“It’s go­ing to be very prob­lem­atic for cities,” he said,“be­cause peo­ple are not go­ing to just stay in their neigh­bor­hoods and com­mit crimes.”


In­di­anapo­lis, of­ten called the “Cross­roads of Amer­ica,” is best known as the home of auto racing’s In­di­anapo­lis 500. The na­tion’s 15th largest city saw a record 149 homi­cides in 2016 and just sur­passed that to­tal this year.

The most in­tense vi­o­lence is hap­pen­ing in a rel­a­tively lim­ited area. The city’s three dead­li­est ZIP codes in 2016 ac­counted for 43 per­cent of all homi­cides. More than 20 per­cent of the slay­ings oc­curred in a sin­gle ZIP code on the city's north­east side, where Bekele lives.

The pre­dom­i­nantly African Amer­i­can neigh­bor­hood grew steadily poorer in re­cent years. Lost work­ing-class jobs were a pos­si­ble fac­tor. The city has 10,000 fewer man­u­fac­tur­ing jobs to­day than in 2007.

The con­cen­tra­tion of vi­o­lence ex­tends to Chicago, which ended 2016 with 762 homi­cides, the high­est in two decades. But in al­most a third of ZIP codes that have re­ported a homi­cide in the last decade, the trend has been fewer killings. Now 60 per­cent of the killings were in only 10 of the city’s roughly 58 ZIP codes.

Chicago’s vi­o­lence is fu­eled by gang fac­tions that splin­tered from the ma­jor gangs of years ago and by gang com­pe­ti­tion to meet the grow­ing de­mand for heroin and opi­oids.

Sim­i­lar forces are at work in St. Louis, which had a record num­ber of homi­cides in 2015, a spike that con­trib­uted to the over­all U.S. homi­cide rate in­creas­ing more than 10 per­cent. But most of that in­crease came from just two ZIP codes, and in seven of the city’s 17 ZIP codes, homi­cides fell.

The dan­ger of the more con­cen­trated vi­o­lence, Hertz said, is that it can be­come easy for most peo­ple to ig­nore it, and that can in­ten­sify the prob­lem. “It can cre­ate this sense of ‘Let’s wall it off ,’” he said.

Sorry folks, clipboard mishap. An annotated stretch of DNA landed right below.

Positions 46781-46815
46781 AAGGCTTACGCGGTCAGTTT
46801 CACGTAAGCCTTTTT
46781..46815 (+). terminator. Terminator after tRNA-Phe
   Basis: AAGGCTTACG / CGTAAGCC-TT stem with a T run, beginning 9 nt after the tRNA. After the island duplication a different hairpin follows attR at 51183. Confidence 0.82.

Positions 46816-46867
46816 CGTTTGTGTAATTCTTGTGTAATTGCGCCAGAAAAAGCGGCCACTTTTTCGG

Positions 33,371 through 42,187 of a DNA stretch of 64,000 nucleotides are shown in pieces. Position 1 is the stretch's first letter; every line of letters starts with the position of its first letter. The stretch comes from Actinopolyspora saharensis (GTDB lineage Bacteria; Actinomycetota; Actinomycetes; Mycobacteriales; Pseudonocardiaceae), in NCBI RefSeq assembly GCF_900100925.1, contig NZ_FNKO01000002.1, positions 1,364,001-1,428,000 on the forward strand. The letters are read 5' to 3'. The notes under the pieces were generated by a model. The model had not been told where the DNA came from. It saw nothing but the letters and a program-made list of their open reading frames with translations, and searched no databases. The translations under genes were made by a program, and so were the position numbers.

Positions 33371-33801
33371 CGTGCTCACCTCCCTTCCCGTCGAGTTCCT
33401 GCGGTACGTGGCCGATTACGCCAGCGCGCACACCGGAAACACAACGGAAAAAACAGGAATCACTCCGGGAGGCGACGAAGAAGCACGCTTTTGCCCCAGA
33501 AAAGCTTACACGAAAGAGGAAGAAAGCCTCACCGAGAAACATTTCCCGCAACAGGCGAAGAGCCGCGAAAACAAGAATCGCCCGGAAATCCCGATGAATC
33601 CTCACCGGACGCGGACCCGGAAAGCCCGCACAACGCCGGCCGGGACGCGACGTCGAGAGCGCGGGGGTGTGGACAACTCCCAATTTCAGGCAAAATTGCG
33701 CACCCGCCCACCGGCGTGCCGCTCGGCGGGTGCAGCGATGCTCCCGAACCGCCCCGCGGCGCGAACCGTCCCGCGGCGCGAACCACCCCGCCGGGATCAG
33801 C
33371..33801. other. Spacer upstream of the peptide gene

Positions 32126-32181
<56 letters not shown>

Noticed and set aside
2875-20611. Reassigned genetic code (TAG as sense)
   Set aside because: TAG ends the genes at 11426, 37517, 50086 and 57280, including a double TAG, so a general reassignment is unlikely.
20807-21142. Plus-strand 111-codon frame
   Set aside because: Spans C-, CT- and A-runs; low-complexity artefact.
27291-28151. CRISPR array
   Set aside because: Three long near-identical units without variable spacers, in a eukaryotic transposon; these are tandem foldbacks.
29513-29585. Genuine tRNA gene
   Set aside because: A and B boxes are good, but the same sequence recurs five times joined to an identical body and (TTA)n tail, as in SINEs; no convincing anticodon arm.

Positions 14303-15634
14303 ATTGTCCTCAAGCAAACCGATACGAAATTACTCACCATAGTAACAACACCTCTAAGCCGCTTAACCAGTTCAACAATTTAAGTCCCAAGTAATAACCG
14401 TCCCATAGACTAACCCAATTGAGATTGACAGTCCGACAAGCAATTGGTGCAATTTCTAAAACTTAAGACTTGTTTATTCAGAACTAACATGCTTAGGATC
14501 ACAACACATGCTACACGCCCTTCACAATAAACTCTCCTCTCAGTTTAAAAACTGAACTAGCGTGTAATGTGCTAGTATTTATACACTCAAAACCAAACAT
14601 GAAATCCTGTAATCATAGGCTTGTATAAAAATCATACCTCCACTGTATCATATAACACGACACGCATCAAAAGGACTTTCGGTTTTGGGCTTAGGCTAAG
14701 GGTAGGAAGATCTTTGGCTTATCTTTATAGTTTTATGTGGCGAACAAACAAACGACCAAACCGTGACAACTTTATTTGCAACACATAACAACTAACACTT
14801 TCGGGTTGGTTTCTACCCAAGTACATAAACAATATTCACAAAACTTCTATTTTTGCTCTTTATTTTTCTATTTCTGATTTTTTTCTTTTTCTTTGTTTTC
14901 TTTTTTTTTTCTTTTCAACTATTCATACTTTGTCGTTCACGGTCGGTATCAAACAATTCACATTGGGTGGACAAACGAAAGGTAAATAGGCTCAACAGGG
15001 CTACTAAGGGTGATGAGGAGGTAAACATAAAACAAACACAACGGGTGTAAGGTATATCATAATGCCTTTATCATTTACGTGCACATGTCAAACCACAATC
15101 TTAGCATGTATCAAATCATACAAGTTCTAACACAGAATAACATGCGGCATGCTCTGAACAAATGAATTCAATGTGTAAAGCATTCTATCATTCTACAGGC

The shrink­ing ge­o­graphic scope of the prob­lem has made some crime­fight­ing ap­proaches more f ea­s­i­ble. With less ground to cover, au­thor­i­ties are bet­ter able to flood a zone with of­fi­cers. High-tech tools can be ef­fec­tive on a small scale.

Take Chicago, where po­lice be­gan us­ing “ShotSpot­ter” technology, or sen­sors that mon­i­tor for the sound of gun­fire and alert po­lice. They say it’s helped of­fi­cers re­spond more quickly.

In­di­anapo­lis Mayor Joe Hogsett says he wants to put 150 more po­lice of­fi­cers on the street by the end of 2019, many on foot pa­trols in small ar­eas. Po­lice Chief Bryan Roach is aim­ing to have 80 such beats next year, up from 19 now.

John Hage­dorn, a crim­i­nol­ogy pro­fes­sor at the Uni­ver­sity of Illi­nois at Chicago, said coastal cities with less vi­o­lence have seen more in­vest­ment city­wide. In those places, wealth is more widely dis­trib­uted and there is less racial iso­la­tion, he said.

“There’s a de­gree of hope that takes place in these com­mu­ni­ties where vi­o­lence is low,” he said. “There’s a sense that life isn’t over.”


More con­cen­trated vi­o­lence, re­searchers say, can be­come easy for most peo­ple to ig­nore, can in­ten­sify the prob­lem, and can cre­ate a sense of "Let's wall it off."